Common effects of Alzheimer's on caregivers and family

Alzheimer’s care can take a significant toll on those providing it, manifesting in effects like:


Many caregivers tend to report high levels of mental stress, most commonly related to their worries about the worsening condition of the individual with this degenerative disease. Watching a loved one slowly lose their ability to understand and engage with the world can be extremely distressing.

Financial hardships

A person with Alzheimer’s will eventually lose the ability to support themselves, and their medical care and living expenses are often covered at least in part by friends and family members. At the same time, the demands of caregiving may require loved ones to reduce their work hours or take leaves of absence, further reducing their financial resources. 


In addition to being mentally stressful, caring for dementia patients can be physically tiring, and caregivers tend to get less sleep than others in their age groups. In fact, it’s reported that around 76% have trouble getting sufficient sleep—perhaps in part because depression and anxiety, also common in caregivers, can impact sleeping habits.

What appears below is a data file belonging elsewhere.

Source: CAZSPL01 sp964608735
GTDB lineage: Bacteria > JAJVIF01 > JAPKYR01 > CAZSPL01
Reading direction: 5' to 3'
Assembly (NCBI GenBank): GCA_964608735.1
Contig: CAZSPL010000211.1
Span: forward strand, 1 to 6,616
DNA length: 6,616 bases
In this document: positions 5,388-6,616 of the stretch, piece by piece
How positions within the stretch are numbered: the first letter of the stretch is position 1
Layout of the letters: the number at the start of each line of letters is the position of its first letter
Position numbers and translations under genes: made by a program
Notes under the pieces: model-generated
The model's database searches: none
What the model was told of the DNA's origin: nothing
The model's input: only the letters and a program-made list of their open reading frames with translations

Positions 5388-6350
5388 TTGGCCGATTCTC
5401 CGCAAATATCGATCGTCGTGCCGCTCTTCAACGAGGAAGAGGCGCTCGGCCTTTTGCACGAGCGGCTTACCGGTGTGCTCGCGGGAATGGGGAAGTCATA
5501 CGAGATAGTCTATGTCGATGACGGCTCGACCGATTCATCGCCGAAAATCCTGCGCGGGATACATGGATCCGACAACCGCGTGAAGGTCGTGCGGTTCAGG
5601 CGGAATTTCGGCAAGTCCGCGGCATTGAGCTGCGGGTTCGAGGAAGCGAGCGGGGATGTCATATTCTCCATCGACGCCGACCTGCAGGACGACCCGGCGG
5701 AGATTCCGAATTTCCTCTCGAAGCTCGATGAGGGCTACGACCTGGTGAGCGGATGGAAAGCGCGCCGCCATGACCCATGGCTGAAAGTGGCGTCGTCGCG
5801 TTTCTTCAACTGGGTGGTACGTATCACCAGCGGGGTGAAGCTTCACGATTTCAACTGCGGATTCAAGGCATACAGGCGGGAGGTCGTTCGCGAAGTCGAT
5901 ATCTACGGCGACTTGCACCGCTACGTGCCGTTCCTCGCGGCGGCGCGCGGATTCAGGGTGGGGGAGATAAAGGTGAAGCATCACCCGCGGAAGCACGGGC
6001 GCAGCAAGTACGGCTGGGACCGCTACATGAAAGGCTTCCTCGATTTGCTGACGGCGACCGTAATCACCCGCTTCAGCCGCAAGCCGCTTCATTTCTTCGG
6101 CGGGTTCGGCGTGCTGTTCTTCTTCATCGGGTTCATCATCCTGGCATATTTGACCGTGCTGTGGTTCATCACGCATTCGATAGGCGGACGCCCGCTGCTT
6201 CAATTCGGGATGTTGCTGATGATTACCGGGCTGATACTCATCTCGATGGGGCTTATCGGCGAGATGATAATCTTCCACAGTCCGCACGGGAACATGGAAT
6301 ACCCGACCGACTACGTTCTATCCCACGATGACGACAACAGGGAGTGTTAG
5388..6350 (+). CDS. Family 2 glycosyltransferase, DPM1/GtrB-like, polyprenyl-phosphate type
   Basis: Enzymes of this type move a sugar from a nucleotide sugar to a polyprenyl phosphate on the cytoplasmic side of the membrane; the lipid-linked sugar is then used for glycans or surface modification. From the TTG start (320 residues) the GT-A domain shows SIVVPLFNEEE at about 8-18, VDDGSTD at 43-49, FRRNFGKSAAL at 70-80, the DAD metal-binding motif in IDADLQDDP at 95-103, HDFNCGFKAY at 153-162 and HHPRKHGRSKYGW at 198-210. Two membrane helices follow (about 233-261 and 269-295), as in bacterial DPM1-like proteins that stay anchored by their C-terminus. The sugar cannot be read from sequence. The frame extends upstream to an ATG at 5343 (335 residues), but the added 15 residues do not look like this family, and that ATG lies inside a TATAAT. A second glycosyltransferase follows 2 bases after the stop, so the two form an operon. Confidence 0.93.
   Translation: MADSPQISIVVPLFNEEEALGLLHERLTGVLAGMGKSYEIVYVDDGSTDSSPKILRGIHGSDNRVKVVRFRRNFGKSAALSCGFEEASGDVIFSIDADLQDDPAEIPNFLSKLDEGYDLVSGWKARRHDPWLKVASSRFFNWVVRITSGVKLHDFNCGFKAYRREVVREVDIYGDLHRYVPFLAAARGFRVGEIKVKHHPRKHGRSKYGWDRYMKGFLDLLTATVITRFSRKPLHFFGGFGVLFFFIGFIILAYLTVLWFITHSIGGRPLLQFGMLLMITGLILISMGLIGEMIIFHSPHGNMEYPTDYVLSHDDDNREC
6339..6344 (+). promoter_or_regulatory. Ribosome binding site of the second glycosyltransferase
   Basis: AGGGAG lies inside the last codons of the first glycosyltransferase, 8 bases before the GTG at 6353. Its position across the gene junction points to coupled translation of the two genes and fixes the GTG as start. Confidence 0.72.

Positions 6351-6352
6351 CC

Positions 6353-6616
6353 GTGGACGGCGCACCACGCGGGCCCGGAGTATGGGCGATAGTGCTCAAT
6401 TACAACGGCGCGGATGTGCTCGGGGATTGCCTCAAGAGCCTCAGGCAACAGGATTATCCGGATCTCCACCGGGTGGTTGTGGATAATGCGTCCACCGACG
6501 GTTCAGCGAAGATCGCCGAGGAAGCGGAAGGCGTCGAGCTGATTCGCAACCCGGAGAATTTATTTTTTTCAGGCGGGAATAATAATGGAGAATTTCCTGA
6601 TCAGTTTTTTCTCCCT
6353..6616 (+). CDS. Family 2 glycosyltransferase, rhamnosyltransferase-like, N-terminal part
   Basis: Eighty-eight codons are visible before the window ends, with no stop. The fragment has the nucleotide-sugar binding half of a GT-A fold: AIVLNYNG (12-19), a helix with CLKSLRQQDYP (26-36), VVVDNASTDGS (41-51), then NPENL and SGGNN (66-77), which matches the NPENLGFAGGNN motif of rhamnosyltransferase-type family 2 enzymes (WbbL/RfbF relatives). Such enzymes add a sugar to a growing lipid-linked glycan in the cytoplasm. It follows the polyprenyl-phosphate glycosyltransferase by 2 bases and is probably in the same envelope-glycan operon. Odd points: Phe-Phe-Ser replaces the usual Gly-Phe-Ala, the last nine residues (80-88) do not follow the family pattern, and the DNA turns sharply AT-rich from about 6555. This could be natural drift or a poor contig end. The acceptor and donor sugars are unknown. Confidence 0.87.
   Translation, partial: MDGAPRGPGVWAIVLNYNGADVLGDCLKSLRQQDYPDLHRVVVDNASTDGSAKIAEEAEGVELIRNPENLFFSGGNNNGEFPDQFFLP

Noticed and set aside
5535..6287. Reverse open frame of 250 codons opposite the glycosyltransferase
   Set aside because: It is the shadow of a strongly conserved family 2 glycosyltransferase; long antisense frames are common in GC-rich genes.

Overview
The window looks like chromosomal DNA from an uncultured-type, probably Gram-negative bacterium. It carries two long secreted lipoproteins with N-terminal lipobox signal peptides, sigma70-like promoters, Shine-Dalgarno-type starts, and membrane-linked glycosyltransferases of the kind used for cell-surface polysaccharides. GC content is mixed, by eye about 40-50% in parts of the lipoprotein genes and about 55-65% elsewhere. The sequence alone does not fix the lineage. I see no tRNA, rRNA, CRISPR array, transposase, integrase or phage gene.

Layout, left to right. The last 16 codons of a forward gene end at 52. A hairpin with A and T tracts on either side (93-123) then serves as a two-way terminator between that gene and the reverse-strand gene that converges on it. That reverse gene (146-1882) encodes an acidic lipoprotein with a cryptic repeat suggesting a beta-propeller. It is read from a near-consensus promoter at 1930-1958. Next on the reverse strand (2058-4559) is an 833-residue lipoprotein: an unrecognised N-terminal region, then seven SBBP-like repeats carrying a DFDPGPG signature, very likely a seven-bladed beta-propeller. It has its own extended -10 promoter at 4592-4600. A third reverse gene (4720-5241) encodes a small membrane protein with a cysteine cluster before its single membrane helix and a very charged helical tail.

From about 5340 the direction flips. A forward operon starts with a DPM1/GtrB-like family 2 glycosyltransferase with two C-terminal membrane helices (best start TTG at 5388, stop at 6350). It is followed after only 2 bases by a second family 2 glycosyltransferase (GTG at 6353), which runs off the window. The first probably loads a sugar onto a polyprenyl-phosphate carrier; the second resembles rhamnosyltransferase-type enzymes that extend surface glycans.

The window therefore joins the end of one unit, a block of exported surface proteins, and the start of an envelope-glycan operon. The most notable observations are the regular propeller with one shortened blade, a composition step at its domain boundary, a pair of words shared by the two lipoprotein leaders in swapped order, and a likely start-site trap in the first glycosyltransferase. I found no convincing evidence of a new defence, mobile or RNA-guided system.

As recent research suggests, the prevalence of depression among caregivers for individuals with dementia is higher than in the general population.


Anxiety is another mental health condition that may be caused or exacerbated by the stress of Alzheimer’s care.

Strained relationships

Individuals with dementia often undergo personality changes—such as increased hostility or irritability—that can wear down the health of their relationship with their caregivers. As a result, caregivers may also experience frustration which could lead to guilt, which can be difficult to manage. There may also be conflicts with other family members, especially if care duties are shared unequally or if there’s disagreement about care decisions.

Physical health conditions

Many caregivers of people with dementia may feel like they’re too busy to prioritize their own health. Combined with the stress and fatigue that typically come with these responsibilities, this can place Alzheimer’s caregivers—particularly those who are considered “highly strained caregivers”—at an increased risk of physical illness.


Tips for reducing the negative impacts of Alzheimer's care